# Modeling, Functions, and Graphs

## PrefacePreface

Modeling, Functions, and Graphs covers the content of a typical college algebra course with an emphasis on functions and modeling; when combined with a trigonometry text or supplement, this text can be used in a precalculus course.
Mathematics, as we all know, is the language of science, and fluency in algebraic skills has always been necessary for anyone aspiring to disciplines based on calculus. But in the information age, increasingly sophisticated mathematical methods are used in all fields of knowledge, from archaeology to zoology. Consequently, there is a new focus on the courses before calculus. The availability of calculators and computers allows students to tackle complex problems involving real data, but requires more attention to analysis and interpretation of results. All students, not just those headed for science and engineering, should develop a mathematical viewpoint, including critical thinking, problem-solving strategies, and estimation, in addition to computational skills.
The text employs a variety of applications to motivate mathematical thinking. Each chapter opens with a problem of historical or contemporary significance highlighting the material in the chapter, and includes by an Investigation that previews the skills to be introduced. These Investigations can be used in class as guided explorations or as projects for small groups. We have also provided a set of more challenging Projects at the end of each chapter.
Function notation is introduced in Chapter 1 and is used consistently in subsequent chapters treating the various families of functions. We study functions using algebraic, numerical, graphical, and verbal methods, and work to establish the connections between these approaches. We want students to learn to write an algebraic expression from a verbal description, recognize trends in a table of data, and extract and interpret information from the graph of a function. Many students have trouble progressing from a point-wise understanding of graphs to a more global view. By taking advantage of graphing utilities, we can examine a large number of examples and study them in detail, and we can consider more realistic models.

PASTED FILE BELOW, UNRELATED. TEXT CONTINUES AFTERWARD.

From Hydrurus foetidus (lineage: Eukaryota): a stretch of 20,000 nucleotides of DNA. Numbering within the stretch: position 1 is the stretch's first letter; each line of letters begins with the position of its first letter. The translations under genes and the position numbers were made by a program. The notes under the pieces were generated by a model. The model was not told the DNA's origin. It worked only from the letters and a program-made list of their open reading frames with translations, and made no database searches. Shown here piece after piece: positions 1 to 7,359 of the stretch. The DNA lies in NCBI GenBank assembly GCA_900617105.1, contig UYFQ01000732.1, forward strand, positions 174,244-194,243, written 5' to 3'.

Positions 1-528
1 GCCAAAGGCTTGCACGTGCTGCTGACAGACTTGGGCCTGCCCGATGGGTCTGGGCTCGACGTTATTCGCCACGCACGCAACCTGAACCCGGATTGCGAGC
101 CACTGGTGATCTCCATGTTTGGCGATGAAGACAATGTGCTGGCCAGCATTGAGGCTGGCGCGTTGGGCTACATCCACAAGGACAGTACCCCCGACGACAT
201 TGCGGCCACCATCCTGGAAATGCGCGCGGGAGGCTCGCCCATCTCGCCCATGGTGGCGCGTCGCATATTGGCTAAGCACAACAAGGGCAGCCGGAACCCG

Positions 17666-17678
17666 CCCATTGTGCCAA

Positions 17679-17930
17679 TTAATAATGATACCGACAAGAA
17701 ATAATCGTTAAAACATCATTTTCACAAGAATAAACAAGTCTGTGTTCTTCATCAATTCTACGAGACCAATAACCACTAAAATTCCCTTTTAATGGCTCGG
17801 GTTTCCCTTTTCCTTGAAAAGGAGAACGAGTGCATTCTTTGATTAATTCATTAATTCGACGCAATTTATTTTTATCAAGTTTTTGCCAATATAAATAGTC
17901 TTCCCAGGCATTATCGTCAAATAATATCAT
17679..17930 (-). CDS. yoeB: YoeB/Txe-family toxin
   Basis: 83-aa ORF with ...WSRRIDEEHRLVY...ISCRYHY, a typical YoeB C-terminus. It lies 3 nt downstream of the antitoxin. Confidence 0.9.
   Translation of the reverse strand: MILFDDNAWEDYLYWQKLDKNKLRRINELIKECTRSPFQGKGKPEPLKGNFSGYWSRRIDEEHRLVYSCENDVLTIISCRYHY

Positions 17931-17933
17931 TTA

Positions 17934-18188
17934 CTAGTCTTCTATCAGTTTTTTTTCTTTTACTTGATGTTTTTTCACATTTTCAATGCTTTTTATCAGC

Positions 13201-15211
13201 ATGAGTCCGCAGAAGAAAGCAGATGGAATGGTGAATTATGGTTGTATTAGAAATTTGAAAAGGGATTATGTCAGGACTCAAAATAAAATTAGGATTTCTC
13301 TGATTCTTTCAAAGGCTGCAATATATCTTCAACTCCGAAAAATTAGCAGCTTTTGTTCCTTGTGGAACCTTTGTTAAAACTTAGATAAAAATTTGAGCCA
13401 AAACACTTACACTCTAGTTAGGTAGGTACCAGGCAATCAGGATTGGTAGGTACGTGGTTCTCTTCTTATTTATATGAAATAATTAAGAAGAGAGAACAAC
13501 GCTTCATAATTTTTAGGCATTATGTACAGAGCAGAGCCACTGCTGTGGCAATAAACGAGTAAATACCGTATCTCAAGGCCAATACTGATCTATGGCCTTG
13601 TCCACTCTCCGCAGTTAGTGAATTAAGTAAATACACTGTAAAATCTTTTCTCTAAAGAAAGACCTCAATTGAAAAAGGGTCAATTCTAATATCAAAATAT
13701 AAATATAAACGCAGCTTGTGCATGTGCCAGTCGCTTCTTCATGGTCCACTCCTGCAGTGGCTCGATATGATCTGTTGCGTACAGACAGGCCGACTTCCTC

An in-text Exercise or "Checkpoint," with answers, follows each Example, allowing students to try out new concepts and skills as they are presented. Each Section Summary includes a list of new Vocabulary words that can be found in the Glossary, a brief review of new Concepts introduced in the section, a short set of Study Questions for students to test their understanding of the material, and a list of mastery Skills and the appropriate Homework Problems for practicing each skill.
The text frequently refers students to the appropriate section of Appendix A, Algebra Skills Refresher. In addition, we have pepared an "Algebra Toolkit" that targets just the skills needed for each section of the text. We hope that these supplements will be useful both to individual students and to instructors who want to provide "just-in-time" parallel support for their classes.
An Activities Workbook is available from xyztextbooks. The Workbook provides a Lesson for each section in the book, consisting of Activities for students to complete in groups or with guidance from the instructor; or they can be used as support for a lecture format. Each Lesson ends with a Wrap-Up and a set of questions for discussion.
An Instructorâ€™s Manual for the text is also available. The Manual contains objectives and teaching notes for each section of the text, as well as suggested concept questions and topics for writing or discussion. The teaching notes include suggestions for using the Activities booklet and how to structure class time.
A computer homework system for the text is also available through xyzhomework.
We would like to thank Roy Simpson and his colleagues at Cosumnes River College, especially Min Zeng and Phuong Le, for their careful reading of the text and superior error-spotting skills. We also thank Tom Judson and the faculty at Stephen F. Austin State University for their help designing WeBWorK exercises for the text.

Katherine Yoshiwara